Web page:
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It's a blog! Mainly of book reviews.

Ursula K. Le Guin: Hainish Novels and Stories, Vol. 1: Rocannon's World / Planet of Exile / City of Illusions / The Left Hand of Darkness / The Dispossessed / Stories (The Library of America)

Progress:
87/1100 pages

Life and Letters of Charles Darwin - Volume 1: By Charles Darwin - Illustrated

Progress:
195/346 pages

Basics of Plasma Astrophysics

Progress:
3/250 pages

Ursula K. Le Guin: The Complete Orsinia: Malafrena / Stories and Songs (The Library of America)

Progress:
359/700 pages

Selected Short Stories - Conrad (Wordsworth Classics)

Progress:
236/272 pages

A Student's Guide to Lagrangians and Hamiltonians

Progress:
7/180 pages

Complete Poems, 1904-1962

Progress:
108/1102 pages

The Complete Plays and Poems

She Stoops to Conquer and Other Comedies (Oxford World's Classics)

Progress:
76/448 pages

Gravitation (Physics Series)

Progress:
48/1215 pages

Interesting errors and confusions in Chapter 3:Conservation of energy: Heisenberg states that initially this was believed to be true only statistically for quantum systems but in fact turned out to be exactly true always. This is not correct; conservation of energy can only be said to hold to the accuracy given by - fanfare! - The Heisenberg Uncertainty Principle! One of the bizarre consequences of this is the phenomenon of quantum tunneling, which was unknown at the time of publication.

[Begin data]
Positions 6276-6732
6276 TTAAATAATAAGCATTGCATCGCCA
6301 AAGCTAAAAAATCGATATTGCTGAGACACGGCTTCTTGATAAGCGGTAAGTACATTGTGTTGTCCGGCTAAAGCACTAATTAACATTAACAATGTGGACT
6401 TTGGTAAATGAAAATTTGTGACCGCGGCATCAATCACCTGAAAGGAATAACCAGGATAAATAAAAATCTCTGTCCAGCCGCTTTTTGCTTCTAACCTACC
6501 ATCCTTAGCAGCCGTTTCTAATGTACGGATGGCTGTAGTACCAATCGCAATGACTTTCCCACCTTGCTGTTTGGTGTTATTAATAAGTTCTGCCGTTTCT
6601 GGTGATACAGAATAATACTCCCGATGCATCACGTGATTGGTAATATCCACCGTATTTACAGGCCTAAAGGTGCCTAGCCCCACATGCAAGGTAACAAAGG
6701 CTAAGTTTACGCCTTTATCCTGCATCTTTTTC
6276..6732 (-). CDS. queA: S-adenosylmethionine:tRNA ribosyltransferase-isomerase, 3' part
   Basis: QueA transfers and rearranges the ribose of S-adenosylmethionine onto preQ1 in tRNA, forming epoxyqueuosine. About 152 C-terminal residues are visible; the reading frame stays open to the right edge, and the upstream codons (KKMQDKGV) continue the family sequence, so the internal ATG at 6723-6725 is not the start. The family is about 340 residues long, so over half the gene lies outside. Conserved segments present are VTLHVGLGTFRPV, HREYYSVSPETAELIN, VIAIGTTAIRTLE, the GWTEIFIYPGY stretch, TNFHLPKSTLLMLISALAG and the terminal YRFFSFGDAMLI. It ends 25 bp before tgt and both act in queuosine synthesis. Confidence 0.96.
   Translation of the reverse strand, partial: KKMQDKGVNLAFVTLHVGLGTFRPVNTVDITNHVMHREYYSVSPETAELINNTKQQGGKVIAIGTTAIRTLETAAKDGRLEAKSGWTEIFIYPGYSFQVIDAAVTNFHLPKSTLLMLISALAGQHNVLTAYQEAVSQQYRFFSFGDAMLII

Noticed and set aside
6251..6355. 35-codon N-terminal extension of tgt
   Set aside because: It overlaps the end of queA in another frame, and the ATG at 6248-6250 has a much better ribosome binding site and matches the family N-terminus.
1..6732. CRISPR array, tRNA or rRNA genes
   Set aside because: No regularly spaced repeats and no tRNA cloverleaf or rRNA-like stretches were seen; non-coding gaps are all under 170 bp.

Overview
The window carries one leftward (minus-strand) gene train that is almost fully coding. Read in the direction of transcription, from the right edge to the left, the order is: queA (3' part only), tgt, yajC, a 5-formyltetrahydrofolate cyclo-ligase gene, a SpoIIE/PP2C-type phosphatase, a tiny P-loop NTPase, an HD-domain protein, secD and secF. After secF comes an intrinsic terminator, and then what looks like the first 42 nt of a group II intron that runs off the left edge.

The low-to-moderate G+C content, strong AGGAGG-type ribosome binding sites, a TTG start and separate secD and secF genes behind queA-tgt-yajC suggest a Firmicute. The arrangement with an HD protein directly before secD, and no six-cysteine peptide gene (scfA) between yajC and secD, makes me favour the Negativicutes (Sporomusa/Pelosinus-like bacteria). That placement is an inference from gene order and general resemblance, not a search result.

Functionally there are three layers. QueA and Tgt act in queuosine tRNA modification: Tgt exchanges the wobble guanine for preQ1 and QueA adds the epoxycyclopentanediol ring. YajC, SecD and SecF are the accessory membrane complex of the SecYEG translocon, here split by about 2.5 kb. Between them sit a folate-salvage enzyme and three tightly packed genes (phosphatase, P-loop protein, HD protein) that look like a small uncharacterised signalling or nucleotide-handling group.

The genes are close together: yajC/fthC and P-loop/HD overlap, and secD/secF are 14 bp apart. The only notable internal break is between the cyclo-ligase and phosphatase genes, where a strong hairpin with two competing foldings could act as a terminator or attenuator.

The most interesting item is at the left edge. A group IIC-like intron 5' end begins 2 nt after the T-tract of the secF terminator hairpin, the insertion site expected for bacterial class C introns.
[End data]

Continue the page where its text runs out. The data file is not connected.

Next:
Heisenberg states that quantum mechanical experiments consist of three parts, an initial set up in terms of classical physics, an unobservable part only describable in terms of what we would now call the probability wave-function, and a measurement only describable in terms of classical physics. Only the middle part of this is correct; it is entirely possible to describe an experimental set-up in quantum terms and also the measurement of the result in quantum terms, too. (The middle bit is indeed not describable in any normal sense.) Take the photon double-slit experiment. The emission of the photons can be described quantum mechanically *but so can their reception at the detector* if you use photo-multiplier detectors, for example.

Ah! I hear you cry, but the *real observation* is by the human eye, when the flash from the photo-multiplier hits the retina!

Sorry - the optic nerve is a receptor of quanta, too. The whole system is describable quantum mechanically.

Heisenberg then goes on to more or less follow my argument in a vague way. (It's enormously easier to make it precise in the light of half a century's technological advances.)

And here's something really important that we agree on. The *human observer* is not in any way an *essential* part of the system. The idea that the entire universe stopped being just a cloud of probabilities the day a sufficiently astute observer appeared is not in any way required by or implicit in the Copenhagen Interpretation.

...and we're only about 1/6th the way through...

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